US and China’s Phase One deal is back in the market as investors anticipate the nearing date for its final wrap-up. The dollar index slumped to $97.980 today at its lowest levels since November 7.
The two involved countries had “constructive talks” during a call last Saturday but refused to give comments.
Greenback traded against the safe-haven yen at ¥108.75 against last week’s lows with rising Sino-US hopes.
EUR/USD rose $1.10505 from a one-month low at a risk appetite increase in the Eurozone.
Analysts claim more news about the trade agreement will affect much of this week’s currency movements.
The Federal Reserve’s policy meeting minutes will come out on Wednesday. Commonwealth currency analyst Joseph Capurso suggests the minutes will include the notion that the US economy is “solid.”
Optimism for the Phase One agreement remains as US stock prices recently hit a record high.
Against the American dollar, the Aussie equivalent traded slightly lower at $0.6815. Share prices in Hong Kong amid the riots can dent risk-sensitive currencies like AUD.
Elsewhere, the USD/GBP pair soared a two-week high at $1.2946. The UK Prime Minister Boris Johnson said all Conservative Party candidates backed his Brexit deal.
Beijing Faces Phase One Effects
As Phase One approaches, Beijing is slowly diversifying its reserves to decrease its dependence on the US dollar.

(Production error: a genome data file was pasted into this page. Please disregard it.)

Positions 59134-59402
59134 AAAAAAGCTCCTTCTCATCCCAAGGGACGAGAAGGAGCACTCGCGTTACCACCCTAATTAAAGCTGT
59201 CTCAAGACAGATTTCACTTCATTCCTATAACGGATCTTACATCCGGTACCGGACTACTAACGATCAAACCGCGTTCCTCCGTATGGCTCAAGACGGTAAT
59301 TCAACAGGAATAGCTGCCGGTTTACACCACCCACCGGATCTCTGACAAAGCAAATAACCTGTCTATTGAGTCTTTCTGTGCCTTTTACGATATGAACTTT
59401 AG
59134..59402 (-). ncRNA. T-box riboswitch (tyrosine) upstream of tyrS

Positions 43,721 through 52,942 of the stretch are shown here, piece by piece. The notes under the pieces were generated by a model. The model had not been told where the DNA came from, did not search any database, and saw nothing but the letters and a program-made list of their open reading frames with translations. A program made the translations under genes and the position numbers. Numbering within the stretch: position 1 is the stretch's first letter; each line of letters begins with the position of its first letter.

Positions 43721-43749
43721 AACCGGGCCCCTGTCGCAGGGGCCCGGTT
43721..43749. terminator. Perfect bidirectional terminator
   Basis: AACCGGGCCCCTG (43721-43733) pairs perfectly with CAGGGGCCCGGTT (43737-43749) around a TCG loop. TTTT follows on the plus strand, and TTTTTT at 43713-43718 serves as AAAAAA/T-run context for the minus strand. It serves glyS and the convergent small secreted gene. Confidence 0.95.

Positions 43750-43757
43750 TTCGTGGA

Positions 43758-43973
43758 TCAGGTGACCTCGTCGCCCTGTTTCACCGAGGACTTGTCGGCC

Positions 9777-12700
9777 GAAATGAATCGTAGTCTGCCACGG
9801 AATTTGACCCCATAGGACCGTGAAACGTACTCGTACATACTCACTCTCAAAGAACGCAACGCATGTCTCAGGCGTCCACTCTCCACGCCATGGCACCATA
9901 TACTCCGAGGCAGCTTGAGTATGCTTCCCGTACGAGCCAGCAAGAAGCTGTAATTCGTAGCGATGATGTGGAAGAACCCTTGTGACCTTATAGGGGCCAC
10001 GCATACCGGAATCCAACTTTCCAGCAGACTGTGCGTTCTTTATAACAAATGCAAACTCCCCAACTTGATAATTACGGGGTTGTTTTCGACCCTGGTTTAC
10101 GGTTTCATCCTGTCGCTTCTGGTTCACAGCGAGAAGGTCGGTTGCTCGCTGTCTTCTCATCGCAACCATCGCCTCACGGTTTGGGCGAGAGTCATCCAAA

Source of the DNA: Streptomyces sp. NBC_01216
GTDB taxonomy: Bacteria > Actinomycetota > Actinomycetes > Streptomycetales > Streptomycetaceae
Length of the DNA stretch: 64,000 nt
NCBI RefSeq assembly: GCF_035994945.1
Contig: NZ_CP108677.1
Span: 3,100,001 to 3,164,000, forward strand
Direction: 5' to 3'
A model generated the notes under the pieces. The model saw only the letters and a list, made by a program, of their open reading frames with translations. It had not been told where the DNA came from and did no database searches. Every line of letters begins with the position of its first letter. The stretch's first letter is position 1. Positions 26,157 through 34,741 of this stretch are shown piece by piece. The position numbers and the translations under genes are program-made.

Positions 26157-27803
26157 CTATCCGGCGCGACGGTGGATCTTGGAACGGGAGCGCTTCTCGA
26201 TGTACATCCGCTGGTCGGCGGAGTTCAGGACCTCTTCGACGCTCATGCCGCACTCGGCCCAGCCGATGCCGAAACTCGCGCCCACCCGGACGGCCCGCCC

Researchers revealed an increased risk of a financial decoupling between the countries. Washington’s move to delist Chinese stocks in the US restricted some American investments.
The US’s foreign exchange reserves were about 59% as of June. As retaliation, China plans to build up its “shadow reserves.”
Although China did not elaborate on its forex reserves, researchers believe GBP, JPY, and EUR are included in the list.
Beijing was the largest holder of US Treasurys until June, reducing its holdings until Japan surpassed them. The second-largest economy has reduced its holdings by $88 billion since last year.
The greenback significantly affects Chinese companies, according to global economist Paul Hsiao. The country has more than $500 million in foreign corporate debt.